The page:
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CEPAs Projected GDP Growth Rates for 2012

Posted by Business in Ghana on October 9, 2012

By http://www.cepa.org

In recent times the Ghana Statistical Service (GSS) has been processing and publishing more data on the economy than it was doing previously. More generally, rapid technological advancements, changes in data gathering, information processing and methodology have been numerous, especially with the rebasing of the national accounts. Commendable though these efforts have been, the rapid changes have more often than not led to frequent revisions of the data and sometimes withdrawal of published data on account of errors and omissions, which create undue embarrassment to the Service impacting negatively on its credibility.

The revision policy of the GSS with respect to the national accounts has been that while the majority of revisions/amendments are made to the four most recent quarters of a series, there is no restriction on when an estimate of a series for a given period will no longer be revised. This situation has sometimes created problems of data reconciliation and interpretation, but also brought into the open some of the technical challenges  mainly reflecting weaknesses or even inadequacy of capacity in research, methodology and analysis  that may be confronting the GSS.

A recent example is in respect of the agricultural sector growth performance: the GDP Newsletter for the first quarter of 2012 published by the GSS on June 27, 2012 reported a year-on-year decline in the growth rate of the agricultural sector of 2.9 percent in the first quarter; the revised data, which was published in September 2012, upgraded this to positive 5.4 percent growth (year-on-year) without explanation.

CEPAs position is that it is important that the GSS stays with its revision policy, but in doing so it is equally critical that it leads the general public through the revisions, showing how the latest position differs from earlier ones. Moreover, a strengthening of the research, methodology and analysis divisions of the GSS would go a long way towards avoiding some of the data pitfalls, reconciliation and interpretation issues that often impact negatively on the credibility of the Service.

According to the recently published national accounts data, the agricultural sector contracted by 0.1 percent in the second half of 2012, whilst the forestry, fisheries, and livestock subsectors registered declines. For the entire year, the GSS expects agricultural output to grow by 2.6 percent in real terms, with a turnaround in the growth performance of the fisheries subsector from negative 8.7 percent in 2011 to positive 2.3 percent in 2012; while the growth performance in the forestry and logging subsector declines further by (negative) 18 percent. What is particularly noteworthy in all of this is that even though the GSS estimates show an improvement in the growth of the agricultural sector compared to 2011 (0.8 percent), its contribution to the economy continues to decline, with its share reportedly reducing from 25.6 percent of GDP to 23.1 percent [Ghana Statistical Service: Provisional Gross Domestic Product 2012, September 2012, page 3; emphasis added].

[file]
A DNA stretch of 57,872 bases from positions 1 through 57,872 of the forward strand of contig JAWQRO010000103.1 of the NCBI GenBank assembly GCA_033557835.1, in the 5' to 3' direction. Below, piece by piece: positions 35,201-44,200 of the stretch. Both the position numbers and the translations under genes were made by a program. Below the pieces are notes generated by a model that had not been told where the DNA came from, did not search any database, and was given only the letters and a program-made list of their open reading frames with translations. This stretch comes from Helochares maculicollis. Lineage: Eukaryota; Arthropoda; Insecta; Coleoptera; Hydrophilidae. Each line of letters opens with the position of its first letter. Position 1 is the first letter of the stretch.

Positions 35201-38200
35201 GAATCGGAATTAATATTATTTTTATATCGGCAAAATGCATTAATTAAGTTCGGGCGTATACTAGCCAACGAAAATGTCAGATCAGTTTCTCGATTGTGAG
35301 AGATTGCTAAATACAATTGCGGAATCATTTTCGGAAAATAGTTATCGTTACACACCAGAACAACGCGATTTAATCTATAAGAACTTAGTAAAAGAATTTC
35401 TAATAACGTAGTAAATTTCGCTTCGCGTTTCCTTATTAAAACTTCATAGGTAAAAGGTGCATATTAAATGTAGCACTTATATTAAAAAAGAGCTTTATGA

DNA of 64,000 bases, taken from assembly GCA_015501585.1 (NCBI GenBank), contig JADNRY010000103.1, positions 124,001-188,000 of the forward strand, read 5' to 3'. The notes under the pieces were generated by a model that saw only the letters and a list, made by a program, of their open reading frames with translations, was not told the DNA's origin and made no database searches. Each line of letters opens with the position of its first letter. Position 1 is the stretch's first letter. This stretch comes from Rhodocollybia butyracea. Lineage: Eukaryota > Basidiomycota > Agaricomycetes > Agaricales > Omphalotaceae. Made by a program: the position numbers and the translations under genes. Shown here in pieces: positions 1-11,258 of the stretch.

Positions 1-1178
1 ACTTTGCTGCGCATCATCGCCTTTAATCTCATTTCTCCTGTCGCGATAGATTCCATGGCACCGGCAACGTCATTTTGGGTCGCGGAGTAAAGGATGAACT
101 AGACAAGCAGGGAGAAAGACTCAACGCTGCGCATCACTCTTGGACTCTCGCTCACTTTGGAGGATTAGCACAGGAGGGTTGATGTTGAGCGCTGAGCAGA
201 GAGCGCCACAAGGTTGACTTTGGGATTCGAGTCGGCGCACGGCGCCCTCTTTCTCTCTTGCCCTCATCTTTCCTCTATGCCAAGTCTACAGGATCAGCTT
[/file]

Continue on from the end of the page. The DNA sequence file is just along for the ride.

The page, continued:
At the same time, the Services sector, which is also the largest sector of the economy, is expected by the GSS to record the highest growth of 8.8 percent in 2012. Meanwhile, the expectation is for a deceleration of growth to 7 percent for the Industrial sector  the second largest sector with a share of 27.6 percent of GDP. Thus, on the basis of the revisions and the sharp slowdown in the second quarter, the GSS projects a halving of the overall real GDP growth in 2012 from the record 14.1 percent of 2011 to 7.1 percent.

CEPA finds the projected real GDP growth rate of 7.1 percent by the GSS rather pessimistic and expects an upward adjustment in subsequent revisions. In our view, the likely suspect is the projected contribution to economic growth from the oil subsector.

Oil production has been disappointing from the second half of 2011  the year marking Ghanas entry into the oil era. Various explanations have been provided for this unhappy state of affairs, including the fact that production commenced without gas infrastructure in place, and therefore resort has had to be made using the oil wells as storage for gas to avoid the need for flaring it. These production difficulties make projections of output difficult. This is the more so as expectations of the mining companies have proved over-optimistic and the date for reaching the peak production rate of 120,000 bopd appears to have proved two years beyond the original date of third quarter of 2011.

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One Response to “CEPAs Projected GDP Growth Rates for 2012”

  1. Benjamin said

    can we get firmer explanation of these revisions from GSS?

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